Super fund trustees would be well served to employ passive managers who are keenly aware of tax efficiency, says Parametric's Raewyn Williams.
In our research we have challenged the perception that passive investing is an inherently tax efficient way for superannuation funds to invest.
Parametric has identified 10 features of a genuine after-tax focused passive equities strategy that are lacking in typical passive equity strategies, broadly grouped into areas of lost opportunity to improve returns.
We also looked at areas which prevent the strategy being measured and assessed in transparent after-tax returns – what super fund members actually care about.
These are not just conceptual differences, but can potentially cost a super fund in real foregone returns – 25-30 basis points each year for passive Australian equities and 45 basis points each year for passive global equity portfolios.
We can illustrate one way in which a typical tax-naïve passive Australian equities strategy leaves valuable basis points on the table by decomposing the returns of the ASX for the 2014 calendar year.
This is shown below:
Source: S&P, Parametric (2015)
Super funds may well be familiar with the pre-tax return of the index last year – about 5.61 per cent pre-tax.
They may be less familiar with the security-level contributions to this return and, in particular, may not know that 129 stocks in the ASX 200 returned a gain (or were flat) and the remaining 94 returned a loss.
The presence of a significant proportion of loss stocks is not unique to 2014 or to similar low-return years: the previous year (2013) delivered an overall return of 20.2 per cent, but within this, 87 stocks returned a loss rather than a gain.
This highlights one – just one – advantage of a genuine after-tax focused passive equities strategy over a typical tax-naïve passive approach.
A tax-naïve approach relies simply on “keeping turnover low” – not realising taxable gains on securities or, if they are realised, realising the gains at the concessional capital gains tax discount rate because the securities have been held over 12 months.
In 2014, this natural tax efficiency benefited at best 57.85 per cent of the portfolio universe – the 129 gain stocks – and ignored the remaining 42.15 per cent.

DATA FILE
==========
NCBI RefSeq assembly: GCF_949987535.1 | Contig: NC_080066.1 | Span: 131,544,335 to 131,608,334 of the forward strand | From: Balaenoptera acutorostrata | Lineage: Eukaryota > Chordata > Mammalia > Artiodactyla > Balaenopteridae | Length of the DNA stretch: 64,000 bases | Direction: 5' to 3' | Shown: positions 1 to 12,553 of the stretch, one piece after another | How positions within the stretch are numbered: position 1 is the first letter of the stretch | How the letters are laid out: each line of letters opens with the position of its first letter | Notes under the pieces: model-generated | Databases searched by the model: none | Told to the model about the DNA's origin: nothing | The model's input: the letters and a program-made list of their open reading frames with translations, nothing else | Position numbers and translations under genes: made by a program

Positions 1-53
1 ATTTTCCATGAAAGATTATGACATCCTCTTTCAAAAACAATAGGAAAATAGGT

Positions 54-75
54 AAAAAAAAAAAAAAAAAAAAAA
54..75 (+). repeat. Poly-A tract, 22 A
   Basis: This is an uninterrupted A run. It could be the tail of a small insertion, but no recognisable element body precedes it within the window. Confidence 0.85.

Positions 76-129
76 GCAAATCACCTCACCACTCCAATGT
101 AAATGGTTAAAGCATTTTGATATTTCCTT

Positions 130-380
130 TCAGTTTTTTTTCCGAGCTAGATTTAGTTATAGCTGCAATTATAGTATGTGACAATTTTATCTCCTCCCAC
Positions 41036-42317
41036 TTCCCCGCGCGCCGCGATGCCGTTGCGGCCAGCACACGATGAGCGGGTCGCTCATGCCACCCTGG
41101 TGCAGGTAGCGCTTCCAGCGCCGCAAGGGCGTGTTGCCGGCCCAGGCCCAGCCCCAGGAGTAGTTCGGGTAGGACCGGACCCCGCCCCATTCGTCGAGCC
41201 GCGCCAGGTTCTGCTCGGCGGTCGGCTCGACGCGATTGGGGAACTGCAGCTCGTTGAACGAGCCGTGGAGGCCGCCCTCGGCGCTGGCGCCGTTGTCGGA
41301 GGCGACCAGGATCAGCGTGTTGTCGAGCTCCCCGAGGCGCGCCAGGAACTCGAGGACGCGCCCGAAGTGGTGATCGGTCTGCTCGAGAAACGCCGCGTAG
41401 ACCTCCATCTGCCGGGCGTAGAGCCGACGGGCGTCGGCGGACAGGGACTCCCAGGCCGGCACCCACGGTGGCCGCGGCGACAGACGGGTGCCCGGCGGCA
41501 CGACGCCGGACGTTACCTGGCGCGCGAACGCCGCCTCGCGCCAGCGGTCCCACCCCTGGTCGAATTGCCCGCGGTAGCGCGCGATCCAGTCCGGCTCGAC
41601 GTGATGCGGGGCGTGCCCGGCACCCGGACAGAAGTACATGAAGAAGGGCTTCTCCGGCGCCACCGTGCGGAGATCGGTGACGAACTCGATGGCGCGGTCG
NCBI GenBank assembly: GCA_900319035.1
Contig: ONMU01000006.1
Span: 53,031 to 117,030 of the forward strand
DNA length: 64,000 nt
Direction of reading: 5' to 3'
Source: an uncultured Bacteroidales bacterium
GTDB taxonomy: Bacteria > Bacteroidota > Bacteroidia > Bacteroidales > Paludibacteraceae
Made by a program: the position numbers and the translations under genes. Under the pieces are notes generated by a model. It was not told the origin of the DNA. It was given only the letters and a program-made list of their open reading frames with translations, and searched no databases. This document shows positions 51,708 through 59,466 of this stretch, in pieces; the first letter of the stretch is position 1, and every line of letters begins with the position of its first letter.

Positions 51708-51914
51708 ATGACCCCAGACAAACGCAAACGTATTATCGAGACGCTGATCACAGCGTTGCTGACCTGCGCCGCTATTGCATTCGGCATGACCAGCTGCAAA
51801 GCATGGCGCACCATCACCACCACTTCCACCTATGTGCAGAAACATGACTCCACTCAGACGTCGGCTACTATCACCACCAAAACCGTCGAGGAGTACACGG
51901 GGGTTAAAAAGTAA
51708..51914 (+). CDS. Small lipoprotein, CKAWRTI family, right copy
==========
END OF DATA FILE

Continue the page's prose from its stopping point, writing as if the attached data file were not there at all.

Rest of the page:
The problem is that there is tax value that can be unlocked in some of the remaining 42.15 per cent: these stocks are held at a loss but cannot be used to shield other taxable gains in the fund’s portfolio (not just in equities) until they are realised.
A much better tax-efficient investment approach is one which unlocks the value of these losses through trading so the fund can bank the tax loss shelter attached.
Provided the trading is not initiated for tax reasons, this is a permissible – and significant – part of an after-tax strategy’s ‘opportunity set’ which is ignored by typical passive strategies.
This creates a clear choice for superannuation funds who invest into equities passively and who genuinely care about delivering after-tax returns to members.
One option is to stick with an old-style passive approach which ignores, in 2014 terms, 42.15 per cent of the opportunity set to improve returns and relies on a simplistic ‘keep turnover low’ message.
A better option is to adopt what arguably is the natural evolution of passive investing in an era where fiduciary alignment between trustees and members is paramount and after-tax returns are replacing pre-tax returns as the focus of return objectives.
The next-generation of passive equity approaches will be hard-wired to exploit the full 100 per cent set of opportunities available to maximise confidence in meeting return objectives – just as we expect, and just what trustees and CIOs need from any good investment strategy.
Raewyn Williams is the director of research and after-tax solutions at Parametric.
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